Colorization controversy

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Colorizing is an editing technique that changes black and white images into color. Some studios and TV broadcasters have colorizing old black and white films, to great controversy.


Colorization has existed since the birth of film, but it was a complicated hand-drawn method. Once color film stocks became cheap, hand coloring of movies disappeared altogether.

In 1977, Italian filmmaker Luigi Cozzi decided to release Godzilla (1954) to Italian cinemas; however, he was only able to get the shorter American cut and Italian cinemas refused to screen black and white movies back then. He decided to crudely colorize the film using gel on places (grassy areas would be green and, in a rather racist manner, large crowds of people would be yellow). This is the first instance of a black and white film being colorized for a re-release.

The First Wave of Controversy (1980s-early 1990s)

In 1983, Hal Roach Studios ventured into the colorization market using digital computers to do the work. The results attracted many TV executives, including media mogul Ted Turner, who wanted to colorize films as a way to attract higher advertising revenue and to get younger people to watch old movies.

The process attracted lots of controversy from film fans and purists, including Roger Ebert, Orson Welles, and George Lucas (who ironically altered his own movies in the 1990s) who saw it as cultural vandalism since those movies were filmed and lit for black and white film, ruining genres like film noir, plus the poor methods of colorization in the 1980s, which often led to "color bleeding". When Ted Turner joked about colorizing Citizen Kane, Orson Welles demanded, three weeks before his death, to "get Ted Turner and his damn Crayola's away from my movies". Luckily the colorization never went through.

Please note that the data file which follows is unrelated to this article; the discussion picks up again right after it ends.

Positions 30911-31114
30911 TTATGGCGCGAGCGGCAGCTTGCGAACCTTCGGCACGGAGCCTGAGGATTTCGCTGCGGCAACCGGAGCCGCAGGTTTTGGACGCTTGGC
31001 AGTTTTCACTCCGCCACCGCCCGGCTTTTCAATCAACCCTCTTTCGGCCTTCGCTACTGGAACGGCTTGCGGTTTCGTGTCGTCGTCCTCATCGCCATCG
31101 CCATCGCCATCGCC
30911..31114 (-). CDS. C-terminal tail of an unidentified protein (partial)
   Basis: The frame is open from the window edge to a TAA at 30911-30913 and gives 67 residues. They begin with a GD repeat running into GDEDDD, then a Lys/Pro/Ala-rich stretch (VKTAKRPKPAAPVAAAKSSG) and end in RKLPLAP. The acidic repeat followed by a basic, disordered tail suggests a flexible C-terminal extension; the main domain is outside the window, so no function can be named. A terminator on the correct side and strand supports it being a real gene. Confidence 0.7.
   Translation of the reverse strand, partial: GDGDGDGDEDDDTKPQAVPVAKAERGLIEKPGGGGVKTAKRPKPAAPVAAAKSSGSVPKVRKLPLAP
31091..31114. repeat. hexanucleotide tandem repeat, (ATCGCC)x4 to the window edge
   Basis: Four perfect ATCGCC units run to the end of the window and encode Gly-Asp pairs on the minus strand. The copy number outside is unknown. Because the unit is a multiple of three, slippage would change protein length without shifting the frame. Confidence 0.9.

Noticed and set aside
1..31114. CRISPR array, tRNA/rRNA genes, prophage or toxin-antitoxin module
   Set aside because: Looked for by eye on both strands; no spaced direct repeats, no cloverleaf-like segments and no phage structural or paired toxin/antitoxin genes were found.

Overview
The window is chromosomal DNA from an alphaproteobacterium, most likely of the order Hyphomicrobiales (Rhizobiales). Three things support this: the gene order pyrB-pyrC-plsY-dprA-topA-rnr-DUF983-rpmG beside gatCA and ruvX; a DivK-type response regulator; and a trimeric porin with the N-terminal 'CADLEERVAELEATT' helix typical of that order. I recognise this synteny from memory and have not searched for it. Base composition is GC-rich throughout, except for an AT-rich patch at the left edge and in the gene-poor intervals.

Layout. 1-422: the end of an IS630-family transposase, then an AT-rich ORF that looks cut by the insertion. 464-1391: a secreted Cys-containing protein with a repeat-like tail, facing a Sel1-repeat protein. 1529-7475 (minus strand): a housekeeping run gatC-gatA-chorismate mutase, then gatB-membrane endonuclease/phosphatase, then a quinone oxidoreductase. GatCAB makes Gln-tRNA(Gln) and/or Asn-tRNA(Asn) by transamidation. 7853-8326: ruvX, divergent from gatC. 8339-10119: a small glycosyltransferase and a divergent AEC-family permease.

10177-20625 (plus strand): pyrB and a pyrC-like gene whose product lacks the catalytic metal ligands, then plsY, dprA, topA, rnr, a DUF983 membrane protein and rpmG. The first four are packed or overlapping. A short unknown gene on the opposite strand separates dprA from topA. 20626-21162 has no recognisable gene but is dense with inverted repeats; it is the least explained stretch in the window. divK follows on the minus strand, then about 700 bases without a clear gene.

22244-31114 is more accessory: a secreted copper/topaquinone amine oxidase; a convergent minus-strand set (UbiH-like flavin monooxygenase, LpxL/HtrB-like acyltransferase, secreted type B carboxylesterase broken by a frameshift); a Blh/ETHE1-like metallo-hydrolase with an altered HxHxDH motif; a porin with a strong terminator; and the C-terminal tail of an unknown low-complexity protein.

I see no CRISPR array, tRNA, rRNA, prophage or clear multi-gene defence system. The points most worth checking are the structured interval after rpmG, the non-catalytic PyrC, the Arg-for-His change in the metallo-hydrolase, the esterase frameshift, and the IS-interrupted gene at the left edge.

The controversy led to the creation of the National Film Preservation Act and the National Film Registry.

In 1990, 1992, and 1995, Warner Bros. digitally colorized select Looney Tunes shorts. This proved less controversial than coloring live-action movies (and proved better than redrawing the cartoons in the Seven Arts era in the late 1960s), mainly because it was executed better by using computer software to color the shorts while preserving the original animation (while the 1990 and 1992 colorizations, however, were still criticized for washed-out and poor color choices, 1995 colorizations were better received). Other examples include the colorization of certain Laurel and Hardy short films by Hal Roach Studios, as well as the computer-colorization of Disney's B&W Mickey Mouse cartoons in 1992.

The Second Wave of Controversy (2000s-Present)

In the 2000s, Sony Home Entertainment released colorized editions of short films from The Three Stooges. Again, controversy erupted, but this time on a smaller scale, as the technology had improved to allow better colorization as well as allowing both the color and black and white versions to appear on the same DVD. Some industry veterans like Shirley Temple and Ray Harryhausen assisted in the colorization of their movies.

In 2018, Peter Jackson released They Shall Not Grow Old, which featured colorized and digitally enhanced World War I footage. The film received critical acclaim for the technology as well as its approach to WW1, showing that colorizing historical footage is a lot less controversial than colorizing classic movies.


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